Not dumping hot garbage ASAP might lead to an even bigger, more catastrophic problem.

Scrolling Reddit earlier yesterday and I came across an interesting video of a garbage truck whose load unfortunately caught fire.

With how ubiquitous lithium-ion battery-powered devices have become, this is unfortunately a growing trend.

In fact, a search brings up several stories of garbage trucks on fire dumping their hot loads (get your mind out of the gutter) as of late.

What gives? Why do garbage truck drivers opt to dump their flaming garbage instead of keeping the burning garbage contained?

Thankfully, an actual, former refuse mechanic gave several good reasons why garbage truck drivers do this.

Here’s the shocking video below.

Before I go over what the mechanic said, the easiest answer comes from “The Press Enterprise” report on the matter.

According to Kirk Sander, Chief of Staff for the National Waste and Recycling Assc in Washington, DC, “The protocol is to dump the load to save the truck.”

That’s mostly it, honestly. Drivers dump hot garbage because it’s protocol and damage control. New garbage trucks cost upwards of $300,000 and losing a truck is just not good business.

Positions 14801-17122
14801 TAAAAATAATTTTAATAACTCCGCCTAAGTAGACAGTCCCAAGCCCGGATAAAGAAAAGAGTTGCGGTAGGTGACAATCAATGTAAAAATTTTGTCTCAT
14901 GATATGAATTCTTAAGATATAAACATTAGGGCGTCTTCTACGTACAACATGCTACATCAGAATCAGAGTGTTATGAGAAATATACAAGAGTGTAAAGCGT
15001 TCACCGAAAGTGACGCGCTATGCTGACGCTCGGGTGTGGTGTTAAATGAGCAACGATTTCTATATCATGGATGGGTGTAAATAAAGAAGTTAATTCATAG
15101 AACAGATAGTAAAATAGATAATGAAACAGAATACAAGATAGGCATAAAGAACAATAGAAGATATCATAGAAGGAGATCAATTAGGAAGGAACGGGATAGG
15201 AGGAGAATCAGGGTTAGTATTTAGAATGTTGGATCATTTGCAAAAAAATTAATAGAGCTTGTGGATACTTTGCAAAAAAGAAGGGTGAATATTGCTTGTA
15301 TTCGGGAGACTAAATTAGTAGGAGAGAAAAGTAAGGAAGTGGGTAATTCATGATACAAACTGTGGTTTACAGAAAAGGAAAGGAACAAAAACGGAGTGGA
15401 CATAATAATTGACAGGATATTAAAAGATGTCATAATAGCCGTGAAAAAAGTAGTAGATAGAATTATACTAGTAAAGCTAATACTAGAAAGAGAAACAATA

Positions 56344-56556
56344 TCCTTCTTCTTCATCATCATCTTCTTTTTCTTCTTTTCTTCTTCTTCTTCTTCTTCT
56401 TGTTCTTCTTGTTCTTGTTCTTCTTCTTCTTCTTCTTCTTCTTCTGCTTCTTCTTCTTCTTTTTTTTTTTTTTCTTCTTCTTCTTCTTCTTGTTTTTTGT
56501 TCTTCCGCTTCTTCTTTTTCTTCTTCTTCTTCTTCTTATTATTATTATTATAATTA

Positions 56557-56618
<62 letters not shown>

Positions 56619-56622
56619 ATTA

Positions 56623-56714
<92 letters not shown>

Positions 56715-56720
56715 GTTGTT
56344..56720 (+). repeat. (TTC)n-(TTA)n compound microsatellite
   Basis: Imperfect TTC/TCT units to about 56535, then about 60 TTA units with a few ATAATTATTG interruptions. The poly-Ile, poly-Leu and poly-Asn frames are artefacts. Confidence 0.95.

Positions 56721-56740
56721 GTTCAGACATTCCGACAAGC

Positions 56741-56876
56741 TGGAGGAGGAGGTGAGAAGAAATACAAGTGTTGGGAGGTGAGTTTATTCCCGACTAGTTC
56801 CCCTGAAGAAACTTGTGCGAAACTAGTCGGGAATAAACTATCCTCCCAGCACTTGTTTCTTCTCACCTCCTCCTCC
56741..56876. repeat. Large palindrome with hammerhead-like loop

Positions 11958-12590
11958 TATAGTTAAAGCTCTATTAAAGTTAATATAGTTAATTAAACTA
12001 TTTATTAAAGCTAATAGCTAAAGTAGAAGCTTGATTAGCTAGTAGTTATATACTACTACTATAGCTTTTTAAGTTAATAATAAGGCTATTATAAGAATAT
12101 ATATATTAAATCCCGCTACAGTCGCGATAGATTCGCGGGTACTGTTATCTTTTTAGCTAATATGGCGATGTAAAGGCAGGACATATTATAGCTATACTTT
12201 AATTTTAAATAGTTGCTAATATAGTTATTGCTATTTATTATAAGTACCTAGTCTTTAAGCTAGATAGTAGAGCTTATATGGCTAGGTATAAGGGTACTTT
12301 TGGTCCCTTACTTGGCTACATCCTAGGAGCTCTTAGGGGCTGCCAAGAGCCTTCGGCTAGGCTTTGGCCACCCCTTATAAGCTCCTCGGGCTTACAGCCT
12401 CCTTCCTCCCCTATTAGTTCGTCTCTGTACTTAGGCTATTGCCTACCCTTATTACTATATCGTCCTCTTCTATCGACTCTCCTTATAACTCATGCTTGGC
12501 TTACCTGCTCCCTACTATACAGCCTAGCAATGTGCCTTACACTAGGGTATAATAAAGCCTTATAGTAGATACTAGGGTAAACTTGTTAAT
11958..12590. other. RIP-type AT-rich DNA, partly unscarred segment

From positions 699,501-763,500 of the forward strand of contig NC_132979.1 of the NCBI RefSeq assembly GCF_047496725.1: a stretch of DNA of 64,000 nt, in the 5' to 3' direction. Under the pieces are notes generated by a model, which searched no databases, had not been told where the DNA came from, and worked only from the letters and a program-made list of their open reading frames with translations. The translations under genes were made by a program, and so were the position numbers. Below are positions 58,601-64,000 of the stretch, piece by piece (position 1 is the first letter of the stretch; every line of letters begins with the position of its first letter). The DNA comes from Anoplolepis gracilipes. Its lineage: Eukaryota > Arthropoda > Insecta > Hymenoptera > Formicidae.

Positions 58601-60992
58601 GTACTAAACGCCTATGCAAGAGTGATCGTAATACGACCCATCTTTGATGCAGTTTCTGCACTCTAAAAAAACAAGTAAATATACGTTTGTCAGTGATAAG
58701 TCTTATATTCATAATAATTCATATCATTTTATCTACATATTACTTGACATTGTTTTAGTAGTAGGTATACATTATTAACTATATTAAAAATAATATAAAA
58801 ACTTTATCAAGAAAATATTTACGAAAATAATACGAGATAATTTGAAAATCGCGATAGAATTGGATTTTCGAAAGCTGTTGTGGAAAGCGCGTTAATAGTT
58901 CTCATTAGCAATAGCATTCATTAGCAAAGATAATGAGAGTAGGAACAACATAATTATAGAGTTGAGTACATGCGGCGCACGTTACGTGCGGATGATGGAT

The protocol also outlines safety measures, mainly keeping the public from approaching a flaming pile of garbage.

But according to the refuse mechanic, it’s common sense to drop flaming garbage quickly because a lot of these garbage trucks run on CNG (compressed natural gas.)

“…more than 17,000 refuse and recycling trucks in the United States run on Natural Gas,” says a report from Waste Dive citing figures from NGV America.

“That truck is running a 9L Cummins ISL engine that uses compressed natural gas, the mechanic comments. “Above the body of the truck in that smashed up rectangular box are 4 or 5 CNG fuel tanks that hold 3600 psi of CNG.”

“Having a “hot load” where the contents inside the body are on fire is an extremely dangerous situation. You can try to override the blade travel position and crush the load as much as possible to snuff the fire out. Sometimes it works, sometimes it doesn’t.”

The next course of action is to dump the load and get away from it. There is no onboard fire suppression system outside that fire extinguisher you see on the side of the truck.

“Yeah, it makes a huge mess that’s expensive to clean up, but it’s a lot safer than turning the truck in to a bomb.”

And even if a garbage truck isn’t CNG, the same principles can arguably apply to gas or diesel garbage trucks.

Regular diesel or gas-powered garbage trucks all have fuel cells hanging off the side with about 50 gallons (or more) of highly flammable fuel.

With a garbage fire, it’s only a matter of time before the fire breaches the main trash compartment, the hot flames engulfing an exposed fuel cell.

So, those are the main reasons, not only is it protocol to save the equipment, it’s just common sense to not turn your garbage truck into a potential garbage bomb that can wreak more havoc than a flaming trash pile alone.


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